Since 2002, daily Florida political news and commentary


UPDATE: Every morning we review and individually digest Florida political news articles, editorials and punditry. Our sister site, FLA Politics was selected by Campaigns & Elections as one of only ten state blogs in the nation
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Welcome To Florida Politics

Thanks for visiting. On a semi-daily basis we scan Florida's major daily newspapers for significant Florida political news and punditry. We also review the editorial pages and political columnists/pundits for Florida political commentary. The papers we review include: the Miami Herald, Sun-Sentinel, Palm Beach Post, Naples News, Sarasota Herald Tribune, St Pete Times, Tampa Tribune, Orlando Sentinel, the Daytona Beach News-Journal, Tallahassee Democrat, and, occasionally, the Florida Times Union; we also review the political news blogs associated with these newspapers.

For each story, column, article or editorial we deem significant, we post at least the headline and link to the piece; the linked headline always appears in quotes. We quote the headline for two reasons: first, to allow researchers looking for the cited piece to find it (if the link has expired) by searching for the original title/headline via a commercial research service. Second, quotation of the original headline permits readers to appreciate the spin from the original piece, as opposed to our spin.

Not that we don't provide spin; we do, and plenty of it. Our perspective appears in post headlines, the subtitles within the post (in bold), and the excerpts from the linked stories we select to quote; we also occasionally provide other links and commentary about certain stories. While our bias should be immediately apparent to any reader, we nevertheless attempt to link to every article, column or editorial about Florida politics in every major online Florida newspaper.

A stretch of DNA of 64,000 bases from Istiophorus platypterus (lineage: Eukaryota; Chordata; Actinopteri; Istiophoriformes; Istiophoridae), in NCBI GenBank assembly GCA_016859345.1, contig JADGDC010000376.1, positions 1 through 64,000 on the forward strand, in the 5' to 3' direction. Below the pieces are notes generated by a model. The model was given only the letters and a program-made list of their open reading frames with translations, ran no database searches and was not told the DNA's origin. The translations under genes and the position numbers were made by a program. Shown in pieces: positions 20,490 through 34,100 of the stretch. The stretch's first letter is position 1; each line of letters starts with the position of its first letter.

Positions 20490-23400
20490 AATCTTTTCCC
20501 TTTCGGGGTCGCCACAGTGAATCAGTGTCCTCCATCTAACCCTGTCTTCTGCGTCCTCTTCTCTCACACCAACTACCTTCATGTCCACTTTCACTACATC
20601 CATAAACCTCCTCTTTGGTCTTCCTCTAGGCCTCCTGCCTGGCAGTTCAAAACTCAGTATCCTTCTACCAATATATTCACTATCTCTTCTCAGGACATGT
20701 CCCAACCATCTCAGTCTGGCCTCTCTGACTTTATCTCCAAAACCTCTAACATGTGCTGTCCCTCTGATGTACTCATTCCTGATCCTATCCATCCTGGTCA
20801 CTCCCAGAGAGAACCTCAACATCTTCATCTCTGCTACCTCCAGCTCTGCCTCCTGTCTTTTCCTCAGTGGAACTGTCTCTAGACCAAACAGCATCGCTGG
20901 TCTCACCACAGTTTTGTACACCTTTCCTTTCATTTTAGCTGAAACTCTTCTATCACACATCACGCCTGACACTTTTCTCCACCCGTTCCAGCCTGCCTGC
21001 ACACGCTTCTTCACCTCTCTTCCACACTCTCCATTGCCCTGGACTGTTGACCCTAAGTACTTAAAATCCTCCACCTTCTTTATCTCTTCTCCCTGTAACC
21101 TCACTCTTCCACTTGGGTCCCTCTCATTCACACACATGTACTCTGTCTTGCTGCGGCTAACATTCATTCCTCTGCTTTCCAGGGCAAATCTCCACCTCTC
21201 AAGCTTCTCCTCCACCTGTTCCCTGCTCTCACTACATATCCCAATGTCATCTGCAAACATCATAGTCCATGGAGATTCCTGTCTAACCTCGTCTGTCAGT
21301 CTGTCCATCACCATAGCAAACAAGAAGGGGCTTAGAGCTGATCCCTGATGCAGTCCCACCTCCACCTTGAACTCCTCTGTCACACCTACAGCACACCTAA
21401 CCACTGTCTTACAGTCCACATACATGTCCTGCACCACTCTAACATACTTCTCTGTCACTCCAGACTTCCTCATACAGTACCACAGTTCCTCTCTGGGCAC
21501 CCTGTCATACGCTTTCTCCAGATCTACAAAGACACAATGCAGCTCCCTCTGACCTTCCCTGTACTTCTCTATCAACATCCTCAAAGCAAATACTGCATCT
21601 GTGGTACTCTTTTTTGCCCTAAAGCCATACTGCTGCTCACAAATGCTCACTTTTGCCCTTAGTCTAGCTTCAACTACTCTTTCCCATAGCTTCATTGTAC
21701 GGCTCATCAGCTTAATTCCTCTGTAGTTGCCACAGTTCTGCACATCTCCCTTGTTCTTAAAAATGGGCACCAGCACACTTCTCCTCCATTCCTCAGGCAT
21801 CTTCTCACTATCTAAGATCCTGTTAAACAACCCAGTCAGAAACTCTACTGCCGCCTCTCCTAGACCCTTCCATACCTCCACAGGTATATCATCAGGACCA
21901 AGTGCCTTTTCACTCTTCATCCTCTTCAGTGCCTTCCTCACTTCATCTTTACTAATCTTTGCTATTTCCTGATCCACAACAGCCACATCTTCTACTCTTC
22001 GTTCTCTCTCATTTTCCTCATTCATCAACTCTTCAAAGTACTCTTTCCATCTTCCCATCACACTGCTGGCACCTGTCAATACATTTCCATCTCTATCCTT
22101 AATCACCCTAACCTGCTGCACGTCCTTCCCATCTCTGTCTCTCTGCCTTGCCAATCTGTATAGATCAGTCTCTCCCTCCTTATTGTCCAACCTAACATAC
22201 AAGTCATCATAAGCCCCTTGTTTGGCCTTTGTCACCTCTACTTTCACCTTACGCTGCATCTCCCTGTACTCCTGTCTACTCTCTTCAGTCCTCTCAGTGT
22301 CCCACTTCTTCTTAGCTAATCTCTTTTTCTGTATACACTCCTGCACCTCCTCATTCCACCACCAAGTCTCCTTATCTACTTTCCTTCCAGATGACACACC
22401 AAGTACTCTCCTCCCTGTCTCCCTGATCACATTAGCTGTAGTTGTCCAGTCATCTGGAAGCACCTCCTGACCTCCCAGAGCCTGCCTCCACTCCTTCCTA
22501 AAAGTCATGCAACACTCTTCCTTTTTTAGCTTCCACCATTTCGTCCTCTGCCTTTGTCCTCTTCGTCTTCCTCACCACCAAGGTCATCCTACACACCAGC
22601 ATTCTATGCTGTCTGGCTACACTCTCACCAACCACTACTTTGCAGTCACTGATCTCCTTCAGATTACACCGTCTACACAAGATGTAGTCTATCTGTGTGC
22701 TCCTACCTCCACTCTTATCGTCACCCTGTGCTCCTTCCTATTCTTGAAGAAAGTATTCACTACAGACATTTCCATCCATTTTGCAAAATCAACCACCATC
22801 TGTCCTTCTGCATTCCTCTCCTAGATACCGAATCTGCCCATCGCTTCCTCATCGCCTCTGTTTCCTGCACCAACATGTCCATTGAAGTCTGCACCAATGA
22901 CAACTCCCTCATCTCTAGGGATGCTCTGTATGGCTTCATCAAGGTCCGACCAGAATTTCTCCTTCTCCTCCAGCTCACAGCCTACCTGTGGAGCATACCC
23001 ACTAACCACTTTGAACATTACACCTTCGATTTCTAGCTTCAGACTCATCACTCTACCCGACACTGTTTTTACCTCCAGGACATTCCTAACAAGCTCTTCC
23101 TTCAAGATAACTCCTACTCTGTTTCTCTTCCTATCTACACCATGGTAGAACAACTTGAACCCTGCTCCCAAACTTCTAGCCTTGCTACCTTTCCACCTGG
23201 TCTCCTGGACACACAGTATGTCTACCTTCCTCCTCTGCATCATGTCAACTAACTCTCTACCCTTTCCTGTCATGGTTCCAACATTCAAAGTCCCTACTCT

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The Blog for Tuesday, June 17, 2008

Obama bulking up in Florida

    "The Barack Obama campaign is scouting offices in Tampa to headquarter its Florida campaign and on Monday tapped one of the newest stars of the state Democratic Party to lead the statewide effort."
    Steve Schale, the 33-year-old Tallahassee strategist who just led the Democrats' most successful state House cycle in history, will oversee a Florida campaign that Obama allies say will be unprecedented.
    "Schale, a 12-year veteran of Florida politics who has shown a knack for winning races in competitive and conservative parts of the state, said he has no doubt Obama is aiming to win in Florida."
    "When you see us reach our full staff level, you're going to see an operation the size of which this state has never seen before on our side," said Schale, who expects to have the resources to mount a targeted campaign throughout the state. ...

    Obama returns this week with events Friday in Jacksonville and Saturday in Miami.

    Schale said the campaign, which already has about 20 paid staffers in Florida and 400 specially trained volunteers, is looking at office space and will soon open its statewide headquarters in Tampa. The state's biggest political battleground, the Tampa Bay area is home to one in four votes in Florida, though John Kerry based his campaign in Fort Lauderdale in 2004 and Al Gore in Tallahassee in 2000
    "Obama campaign signs a winning Florida strategist".

    AP: "Obama's campaign envisions a path to the presidency that could include Virginia, Georgia and several Rocky Mountain states, but not necessarily the pair of battlegrounds that decided the last two elections — Florida and Ohio." "Obama sees possible win without Florida, Ohio".

    Pay no attention to the people living under the overpass

    Grim: "Florida has lost more than 64,500 jobs in the past year, many in construction and related industries, financial activities and manufacturing." See also "Food stamp use up 27 percent in [Palm beach] county since '07".

    This ain't much consolation for folks chasing after non-existent jobs: "Unemployment checks in Florida among tiniest".

    And, in the understatement of the week category, we have this gem of an observation: